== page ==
1. Limited time only! Sign up for a free 30min personal tutor trial with Chegg Tutors
    Dismiss Notice
Dismiss Notice
Join Physics Forums Today!
The friendliest, high quality science and math community on the planet! Everyone who loves science is here!

Concerning the momentum operator

  1. Sep 22, 2009 #1
    1. The problem statement, all variables and given/known data

    If [tex]U[/tex] is an operator so [tex]U\Psi(x)[/tex] = [tex]\Psi(x-a)[/tex].

    How can I show that [tex]exp(-iaP/h) = U[/tex]

    where P is the momentum operator [tex]P = -ih(d/dx)[/tex]



    2. Relevant equations

    Not sure

    3. The attempt at a solution

    What I do know that if I have a function F of an operator then

    [tex]F(P)\psi[/tex] = [tex]$\sum_{i} c_iF(\lambda_i)\psi_i[/tex]

    where [tex]\lambda_i[/tex] are the eigenvalues of [tex]P[/tex]

    and [tex]c_i = <\psi_i,\psi>[/tex]

    can I somehow relate all of this to the operator [tex]U[/tex]
     
  2. jcsd
  3. Sep 22, 2009 #2

    gabbagabbahey

    User Avatar
    Homework Helper
    Gold Member

    I think what you'll want to do is combine the fact that (by the definition of the exponential of an operator)

    [tex]e^{-iaP/\hbar}=\sum_{n=0}^{\infty}\frac{(-1)^na^nP^n}{\hbar^n n!}[/tex]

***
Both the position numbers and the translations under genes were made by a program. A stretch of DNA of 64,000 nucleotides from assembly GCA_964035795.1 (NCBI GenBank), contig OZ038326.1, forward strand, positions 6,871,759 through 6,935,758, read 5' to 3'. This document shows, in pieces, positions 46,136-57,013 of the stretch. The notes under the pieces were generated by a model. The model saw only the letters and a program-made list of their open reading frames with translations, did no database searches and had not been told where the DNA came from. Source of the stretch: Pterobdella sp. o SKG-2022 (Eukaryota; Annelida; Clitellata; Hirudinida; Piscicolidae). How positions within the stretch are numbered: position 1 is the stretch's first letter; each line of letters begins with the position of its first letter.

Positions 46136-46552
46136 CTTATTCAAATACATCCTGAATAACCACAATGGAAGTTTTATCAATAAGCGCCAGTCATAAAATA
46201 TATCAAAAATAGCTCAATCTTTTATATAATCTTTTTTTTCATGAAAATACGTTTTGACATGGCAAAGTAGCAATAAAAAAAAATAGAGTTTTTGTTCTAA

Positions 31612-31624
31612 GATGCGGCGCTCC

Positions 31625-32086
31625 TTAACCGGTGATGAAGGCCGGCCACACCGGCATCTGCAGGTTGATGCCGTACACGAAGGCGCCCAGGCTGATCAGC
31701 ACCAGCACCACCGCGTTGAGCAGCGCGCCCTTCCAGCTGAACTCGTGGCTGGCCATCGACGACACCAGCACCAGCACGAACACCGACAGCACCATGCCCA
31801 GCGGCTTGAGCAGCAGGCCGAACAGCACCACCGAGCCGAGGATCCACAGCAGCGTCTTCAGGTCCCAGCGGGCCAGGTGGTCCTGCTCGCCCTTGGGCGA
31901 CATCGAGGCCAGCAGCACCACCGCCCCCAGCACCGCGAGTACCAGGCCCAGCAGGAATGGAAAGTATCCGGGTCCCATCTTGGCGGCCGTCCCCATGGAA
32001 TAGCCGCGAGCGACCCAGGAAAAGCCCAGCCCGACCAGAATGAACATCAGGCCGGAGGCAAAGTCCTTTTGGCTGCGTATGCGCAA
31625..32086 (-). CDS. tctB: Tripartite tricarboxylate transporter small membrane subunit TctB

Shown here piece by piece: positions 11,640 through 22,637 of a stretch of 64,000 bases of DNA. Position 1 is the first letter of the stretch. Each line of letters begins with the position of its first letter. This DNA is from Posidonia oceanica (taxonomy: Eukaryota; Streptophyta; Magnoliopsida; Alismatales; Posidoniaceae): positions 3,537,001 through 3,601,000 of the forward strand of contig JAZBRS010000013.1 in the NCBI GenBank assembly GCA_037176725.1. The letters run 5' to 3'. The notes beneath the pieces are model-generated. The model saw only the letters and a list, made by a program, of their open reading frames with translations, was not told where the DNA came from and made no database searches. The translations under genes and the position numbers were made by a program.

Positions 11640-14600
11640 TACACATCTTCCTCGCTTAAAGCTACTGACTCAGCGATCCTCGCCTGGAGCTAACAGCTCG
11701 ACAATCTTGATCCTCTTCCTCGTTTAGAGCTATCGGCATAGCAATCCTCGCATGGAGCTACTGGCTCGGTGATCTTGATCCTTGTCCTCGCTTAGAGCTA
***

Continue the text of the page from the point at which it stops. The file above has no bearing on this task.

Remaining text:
with your expression for [itex]P[/itex] in the x-basis to calculate [itex]e^{-iaP/\hbar}\Psi(x)[/itex]....your result should remind you of a Taylor series!:wink:
     
  4. Sep 22, 2009 #3
    Ok so:

    [tex]e^{-iaP/\hbar}= e^{-aD_x} = 1 - aD_x + \frac{a^2D_x^2}{2!} - \frac{a^3D_x^3}{3!} + ... [/tex]

    and applying this to [tex]\psi(x)[/tex] I can´t really say that I recognise the series, but I suppose it is the series for shifted [tex]\psi(x)[/tex] about a
     
Know someone interested in this topic? Share this thread via Reddit, Google+, Twitter, or Facebook




Similar Discussions: Concerning the momentum operator
  1. Momentum operator (Replies: 7)

  2. Momentum operators (Replies: 4)

  3. Momentum operator (Replies: 3)

Loading...